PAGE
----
Following the Scottish decision in July to scrap the ‘Right to Buy’(RTB) program from 1 st August, Wales are set to follow their Caledonian cousins in the next 12 months. The policy which was introduced by Margaret Thatcher’s Conservative government in 1980 has spent most of its existence steeped in controversy. The Labour Party has stated that the 138,000 council and housing association homes sold to tenants since its inception represent the removal of around 45% of the social housing stock from circulation. While others have trumpeted the move as a victory for truly affordable housing, and a move away from the costly private rental sector where some 40% of RTB properties end up.

Approval of the decision has not been universal; some commentators have viewed the move as a chill on social mobility which condemns council tenants to a lifetime of social renting. Others have questioned whether local authorities will be able to build fresh housing stock on the scale required to service those who would have formerly benefited from RTB. Which side of the divide you sit is likely to depend on your politics, but what is clear is that the Welsh Assembly’s decision, when taken with SNP’s decision in the summer, has the potential to shake up the way the UK goes about the supply of housing stock for first-time buyers.

So how is it going to work in Wales?

According to Carl Sergeant Cabinet Secretary for Communities and Children; the scaling back of RTB is running concurrently with fresh plans to build more social housing and an increase in saleable stock. Government investment of an additional £290 million in Wales’ ‘help to buy’(HTB) shared equity loan scheme proposes to make some 6,000 additional houses available to first-time buyers by 2021.

It is hoped that further investment in HTB, alongside a commitment to build social housing will provide a ‘decent place to live’ for all; whether first time buyers or society’s most needy. At the same time the prohibition of sub-letting help to buy properties and the end of RTB; should keep social housing and stock targeted at first time buyers in circulation, rather than in the hands of private landlords.

Are we likely to see something similar in England?

In short, it’s too early to say. There has been pressure in sections of the media and a damning analysis of RTB by the Local Government Association (LGA); which revealed in August that the replacement of RTB stock dropped 27% in 2015-16 from the equivalent period in the previous year. The LGA’s analysis showed that in 2015-16 for the 12,246 council homes sold under RTB, just 2,055 replacements were started by councils. These figures also represent part of the reduction in social housing from 31% to 17% of total housing stock since the scheme’s inception in 1980.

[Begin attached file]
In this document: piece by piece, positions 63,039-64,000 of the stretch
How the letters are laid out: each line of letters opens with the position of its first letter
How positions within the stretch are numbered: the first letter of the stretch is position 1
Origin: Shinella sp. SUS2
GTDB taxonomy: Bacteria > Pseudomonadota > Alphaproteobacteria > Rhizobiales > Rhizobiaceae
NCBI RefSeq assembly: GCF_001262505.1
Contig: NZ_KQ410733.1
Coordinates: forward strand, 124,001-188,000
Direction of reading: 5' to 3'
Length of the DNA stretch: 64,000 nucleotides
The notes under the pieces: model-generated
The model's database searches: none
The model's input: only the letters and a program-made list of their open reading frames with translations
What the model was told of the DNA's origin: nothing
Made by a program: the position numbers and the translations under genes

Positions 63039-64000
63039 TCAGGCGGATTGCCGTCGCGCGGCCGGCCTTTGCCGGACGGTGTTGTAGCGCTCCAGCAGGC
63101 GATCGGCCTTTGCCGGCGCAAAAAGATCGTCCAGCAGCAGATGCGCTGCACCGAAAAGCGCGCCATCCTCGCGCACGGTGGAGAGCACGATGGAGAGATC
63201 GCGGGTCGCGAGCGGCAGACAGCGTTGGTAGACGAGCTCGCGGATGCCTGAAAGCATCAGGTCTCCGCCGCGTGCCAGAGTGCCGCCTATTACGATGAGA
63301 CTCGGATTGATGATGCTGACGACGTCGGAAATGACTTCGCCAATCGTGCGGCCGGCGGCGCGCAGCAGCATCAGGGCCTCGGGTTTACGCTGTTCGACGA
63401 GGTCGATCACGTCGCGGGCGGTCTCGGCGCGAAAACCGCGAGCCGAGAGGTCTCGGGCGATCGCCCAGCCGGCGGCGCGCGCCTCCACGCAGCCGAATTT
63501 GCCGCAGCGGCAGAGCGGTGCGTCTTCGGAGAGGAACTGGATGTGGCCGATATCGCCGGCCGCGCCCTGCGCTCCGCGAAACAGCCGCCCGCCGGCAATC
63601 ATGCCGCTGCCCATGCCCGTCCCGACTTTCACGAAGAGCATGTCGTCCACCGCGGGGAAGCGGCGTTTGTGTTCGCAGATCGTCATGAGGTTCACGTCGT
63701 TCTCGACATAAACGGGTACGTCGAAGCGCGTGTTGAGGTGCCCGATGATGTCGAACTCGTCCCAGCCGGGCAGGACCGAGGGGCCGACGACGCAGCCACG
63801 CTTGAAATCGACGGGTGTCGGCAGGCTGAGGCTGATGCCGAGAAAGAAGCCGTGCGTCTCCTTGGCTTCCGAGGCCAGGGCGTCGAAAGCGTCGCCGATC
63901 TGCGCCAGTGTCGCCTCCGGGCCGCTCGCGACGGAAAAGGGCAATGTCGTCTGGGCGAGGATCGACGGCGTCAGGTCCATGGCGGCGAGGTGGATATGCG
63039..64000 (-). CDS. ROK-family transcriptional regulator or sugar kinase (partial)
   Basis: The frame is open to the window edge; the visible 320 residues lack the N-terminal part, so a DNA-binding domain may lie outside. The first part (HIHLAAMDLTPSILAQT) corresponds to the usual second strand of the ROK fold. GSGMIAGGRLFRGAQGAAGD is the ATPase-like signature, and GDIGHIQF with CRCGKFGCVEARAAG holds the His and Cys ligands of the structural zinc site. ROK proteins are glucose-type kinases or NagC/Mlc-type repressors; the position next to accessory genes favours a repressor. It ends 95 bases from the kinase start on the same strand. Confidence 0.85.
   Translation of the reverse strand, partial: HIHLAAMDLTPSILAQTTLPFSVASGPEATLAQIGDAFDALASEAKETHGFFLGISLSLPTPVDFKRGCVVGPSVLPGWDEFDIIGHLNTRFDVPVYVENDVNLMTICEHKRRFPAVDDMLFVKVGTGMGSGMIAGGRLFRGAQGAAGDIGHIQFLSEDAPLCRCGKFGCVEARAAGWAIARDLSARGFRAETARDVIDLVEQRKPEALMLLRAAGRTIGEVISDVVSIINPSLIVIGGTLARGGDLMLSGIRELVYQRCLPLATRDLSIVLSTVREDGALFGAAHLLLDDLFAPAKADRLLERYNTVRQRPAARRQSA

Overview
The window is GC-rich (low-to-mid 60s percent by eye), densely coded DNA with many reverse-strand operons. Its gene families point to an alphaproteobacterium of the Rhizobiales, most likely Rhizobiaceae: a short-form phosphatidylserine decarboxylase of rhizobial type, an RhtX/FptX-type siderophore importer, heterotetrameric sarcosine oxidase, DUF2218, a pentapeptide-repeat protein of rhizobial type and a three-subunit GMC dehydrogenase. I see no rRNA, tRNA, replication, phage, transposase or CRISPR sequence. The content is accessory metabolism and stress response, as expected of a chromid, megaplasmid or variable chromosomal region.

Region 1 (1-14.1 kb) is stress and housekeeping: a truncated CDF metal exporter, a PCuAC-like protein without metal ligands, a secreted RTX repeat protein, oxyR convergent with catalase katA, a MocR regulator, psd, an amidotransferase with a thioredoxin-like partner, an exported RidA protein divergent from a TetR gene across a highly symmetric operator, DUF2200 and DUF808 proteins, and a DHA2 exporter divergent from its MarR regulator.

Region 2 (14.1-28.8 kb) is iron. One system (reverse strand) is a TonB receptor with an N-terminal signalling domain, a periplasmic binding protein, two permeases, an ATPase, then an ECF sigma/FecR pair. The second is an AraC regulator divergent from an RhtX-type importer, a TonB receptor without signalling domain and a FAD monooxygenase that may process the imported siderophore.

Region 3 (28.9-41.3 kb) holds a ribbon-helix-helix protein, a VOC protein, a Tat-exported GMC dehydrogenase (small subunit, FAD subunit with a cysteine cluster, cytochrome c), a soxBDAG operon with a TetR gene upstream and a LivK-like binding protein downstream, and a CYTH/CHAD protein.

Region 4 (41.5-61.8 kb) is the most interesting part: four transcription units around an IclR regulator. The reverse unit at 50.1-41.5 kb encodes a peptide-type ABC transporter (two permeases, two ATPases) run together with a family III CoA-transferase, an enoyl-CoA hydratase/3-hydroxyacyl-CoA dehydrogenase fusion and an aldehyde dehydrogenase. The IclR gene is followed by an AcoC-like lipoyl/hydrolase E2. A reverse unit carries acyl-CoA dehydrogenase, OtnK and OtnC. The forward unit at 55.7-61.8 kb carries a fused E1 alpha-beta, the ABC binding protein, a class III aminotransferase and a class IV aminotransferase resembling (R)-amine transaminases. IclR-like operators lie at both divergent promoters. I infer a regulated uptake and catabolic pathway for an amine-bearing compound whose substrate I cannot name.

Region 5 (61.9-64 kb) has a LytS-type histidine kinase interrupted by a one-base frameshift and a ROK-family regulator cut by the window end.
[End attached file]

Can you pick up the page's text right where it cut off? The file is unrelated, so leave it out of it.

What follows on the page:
To this backdrop, the LGA has warned that continuing RTB risks further stagnation in affordable housing, increased pressure on the council home waiting list (which already numbers 1.4 million people) and even an increase in homelessness.

Despite this pressure, the current government has so far shown little interest in ending RTB. In fact, the scheme did appear to be slowing towards a natural demise before its relaunch in 2012, with an offer to quadruple discounts for London council tenants. In an August statement The Department for Communities and Local Government (DCLG), simply reiterated its commitment to invest in affordable homes. Promising to step in and build homes for local authorities who fail to begin building replacements within the 3-year deadline from sale, by which they are supposed to abide.

One has to consider the difference in ideology between the Welsh and Scottish governments and England. On the one hand, Wales & Scotland share broadly left-of- centre governments (Labour/Plaid Cymru & the SNP respectively) and the likely commitment to social housing that brings. On the other England is governed by an emboldened and ideologically determined conservative government committed to large-scale investment in housing stock. Lest we forget, RTB was a flagship tory policy during the 1980’s after all.

Where a Teresa May government stands on the subject is likely to depend on how far the ‘one nation conservatism' envelope is pushed. Something which at this time is unclear, but a policy switch seems unlikely given the current popularity of the conservative administration in recent polls.

Perhaps there is some future in the scheme announced by London's very own Barking and Dagenham Council in June. The scheme allows council tenants to purchase a share of their property, leaving the council with a minimum 30% stake and first refusal should the tenant look to sell on the open market. The aim being that the tenant has a route onto the housing ladder and the council and option to replenish the social housing stock.

Either way, it would appear that RTB in its current guise is going nowhere fast.